Watson Institute for International and Public Affairs

Latin America and the Law

Thursday, October 29, 2015

1:30 p.m.

Joukowsky Forum

LATIN AMERICA AND THE LAW

A colloquium to address the intellectual history of the Law in the Hispanic World, the “narcowars” against the state, and the rights of the original populations 

The Transatlantic Project at Brown Department of Hispanic Studies, The Office of Global Engagement, Center for Latin American and Caribbean Studies

Arnulf Becker Lorca (Brown U): 'The Dark sides of human rights: the de-­politicization of post-dictatorship Latin American international law’

S.J.D. from Harvard Law School. He is a visiting faculty member in the International Relations Program, Watson Institute for International and Public Affairs at Brown. He has also taught at Brandeis and King’s College London, UK. He is a Fellow at the Harvard Institute for Global Law and Policy. His book Mestizo International Law, A Global Intellectual History 1842-­1933 was published by Cambridge University Press in the series Cambridge Studies in International and Comparative Law (2014).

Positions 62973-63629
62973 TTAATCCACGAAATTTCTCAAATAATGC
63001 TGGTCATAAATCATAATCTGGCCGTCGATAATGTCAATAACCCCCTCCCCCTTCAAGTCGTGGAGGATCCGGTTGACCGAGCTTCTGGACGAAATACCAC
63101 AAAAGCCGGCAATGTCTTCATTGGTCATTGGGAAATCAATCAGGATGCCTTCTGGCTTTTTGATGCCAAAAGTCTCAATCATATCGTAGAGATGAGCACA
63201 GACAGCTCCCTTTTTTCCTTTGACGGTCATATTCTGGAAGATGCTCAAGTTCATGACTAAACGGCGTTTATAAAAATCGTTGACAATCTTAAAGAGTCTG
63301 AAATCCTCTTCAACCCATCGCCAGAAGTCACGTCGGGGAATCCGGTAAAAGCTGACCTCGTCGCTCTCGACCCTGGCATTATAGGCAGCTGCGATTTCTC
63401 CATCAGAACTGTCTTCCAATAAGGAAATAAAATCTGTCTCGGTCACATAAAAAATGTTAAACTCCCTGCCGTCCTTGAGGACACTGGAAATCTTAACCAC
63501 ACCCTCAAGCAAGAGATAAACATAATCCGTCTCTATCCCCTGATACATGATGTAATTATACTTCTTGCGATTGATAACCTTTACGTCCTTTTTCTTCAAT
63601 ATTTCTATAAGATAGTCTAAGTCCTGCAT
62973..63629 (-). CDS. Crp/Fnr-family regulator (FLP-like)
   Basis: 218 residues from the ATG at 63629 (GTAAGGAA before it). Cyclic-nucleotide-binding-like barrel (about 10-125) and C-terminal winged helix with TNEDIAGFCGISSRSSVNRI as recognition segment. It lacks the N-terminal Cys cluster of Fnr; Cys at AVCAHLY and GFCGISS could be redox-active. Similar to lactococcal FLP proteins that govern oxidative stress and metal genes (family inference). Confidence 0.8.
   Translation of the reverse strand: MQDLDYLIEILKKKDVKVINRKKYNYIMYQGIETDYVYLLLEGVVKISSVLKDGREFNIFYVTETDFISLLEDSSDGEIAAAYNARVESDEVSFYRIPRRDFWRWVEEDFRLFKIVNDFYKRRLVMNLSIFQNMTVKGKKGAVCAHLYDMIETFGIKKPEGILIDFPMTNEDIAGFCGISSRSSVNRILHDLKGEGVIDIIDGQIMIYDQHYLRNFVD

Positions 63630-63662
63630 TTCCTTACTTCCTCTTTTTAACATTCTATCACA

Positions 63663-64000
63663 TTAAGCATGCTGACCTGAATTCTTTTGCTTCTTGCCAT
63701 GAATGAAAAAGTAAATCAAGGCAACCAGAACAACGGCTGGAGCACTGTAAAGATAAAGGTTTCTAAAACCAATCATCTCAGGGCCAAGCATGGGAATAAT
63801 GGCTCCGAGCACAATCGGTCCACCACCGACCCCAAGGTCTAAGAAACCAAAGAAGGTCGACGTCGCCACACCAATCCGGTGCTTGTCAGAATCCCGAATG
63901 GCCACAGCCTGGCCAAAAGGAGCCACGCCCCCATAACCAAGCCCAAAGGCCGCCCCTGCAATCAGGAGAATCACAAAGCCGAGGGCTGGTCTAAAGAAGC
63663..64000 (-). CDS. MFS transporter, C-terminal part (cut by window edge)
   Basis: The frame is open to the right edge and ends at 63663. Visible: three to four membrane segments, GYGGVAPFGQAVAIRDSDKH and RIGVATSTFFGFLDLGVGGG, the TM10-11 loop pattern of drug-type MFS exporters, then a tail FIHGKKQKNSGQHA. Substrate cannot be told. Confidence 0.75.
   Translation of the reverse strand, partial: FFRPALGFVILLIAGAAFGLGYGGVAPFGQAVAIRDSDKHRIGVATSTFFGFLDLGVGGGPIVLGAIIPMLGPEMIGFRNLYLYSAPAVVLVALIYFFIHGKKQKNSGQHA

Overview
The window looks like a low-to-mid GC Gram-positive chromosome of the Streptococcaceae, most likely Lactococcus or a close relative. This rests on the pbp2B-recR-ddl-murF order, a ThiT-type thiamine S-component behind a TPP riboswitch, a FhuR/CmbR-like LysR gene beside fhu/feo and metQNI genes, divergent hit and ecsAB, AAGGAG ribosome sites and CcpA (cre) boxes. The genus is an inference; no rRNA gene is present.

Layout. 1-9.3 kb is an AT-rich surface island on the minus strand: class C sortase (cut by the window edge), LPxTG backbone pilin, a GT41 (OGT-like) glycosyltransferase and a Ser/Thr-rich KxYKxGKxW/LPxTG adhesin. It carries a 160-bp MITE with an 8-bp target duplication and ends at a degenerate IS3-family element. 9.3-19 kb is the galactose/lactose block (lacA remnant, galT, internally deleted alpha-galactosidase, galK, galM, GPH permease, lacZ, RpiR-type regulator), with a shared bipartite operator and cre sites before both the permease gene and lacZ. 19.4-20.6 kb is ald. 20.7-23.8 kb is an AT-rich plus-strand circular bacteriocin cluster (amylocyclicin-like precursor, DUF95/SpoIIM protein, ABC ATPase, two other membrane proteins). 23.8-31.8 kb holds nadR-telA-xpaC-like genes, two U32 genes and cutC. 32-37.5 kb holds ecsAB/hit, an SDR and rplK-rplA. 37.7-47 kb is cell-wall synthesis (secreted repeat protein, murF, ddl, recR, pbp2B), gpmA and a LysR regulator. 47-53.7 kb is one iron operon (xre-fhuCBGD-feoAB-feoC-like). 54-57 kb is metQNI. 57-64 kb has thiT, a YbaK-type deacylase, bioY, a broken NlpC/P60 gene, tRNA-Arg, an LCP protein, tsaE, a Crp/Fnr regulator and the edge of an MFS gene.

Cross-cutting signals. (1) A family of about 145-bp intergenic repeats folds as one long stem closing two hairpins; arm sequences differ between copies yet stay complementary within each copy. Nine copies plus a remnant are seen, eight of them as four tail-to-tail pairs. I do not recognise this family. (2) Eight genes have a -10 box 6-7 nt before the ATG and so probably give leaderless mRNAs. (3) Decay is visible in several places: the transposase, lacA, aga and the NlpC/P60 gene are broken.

Hernando Valencia (Colombia): "Colombia and Mexico: The Narco Wars and the Role of the Law”

J.S.D. from Yale Law School. He was the Colombian Assistant Attorney-General for Human Rights, and had to leave his country after threats to his life.  He lives and teaches in Madrid and has given seminars in Latin America, Europe and the US. An expert on Transitional Justice, he is the author of Cartas de batalla (1987) and Diccionario de Derechos Humanos (2003). He has translated into Spanish John Rawls’s The Law of Peoples and Amartya Sen’s The Idea of Justice.

Jorge Arrate (Chile): "The Mapuche in the Political Map of the Law in Chile"

Has a law degree from the Universidad Nacional de Chile and a Masters in Economics from Harvard, where he completed doctoral studies. During Salvador Allende's government he presided over the nationalization of the Chilean copper mines. After Pinochet’s coup, he lived for 14 years as an exile in Europe. During the democratic governments he was appointed secretary of mining (1972), education (1992) and labor (1994), and was Chilean ambassador in Argentina (2000). In 2009 he was presidential candidate for an alliance of left parties. He is the author of several works on political history. He also published his conversations with Mapuche leader Héctor Llaitul on their fight for autonomy and territorial jurisdiction in Weichan (2012).

Center for Latin American and Caribbean Studies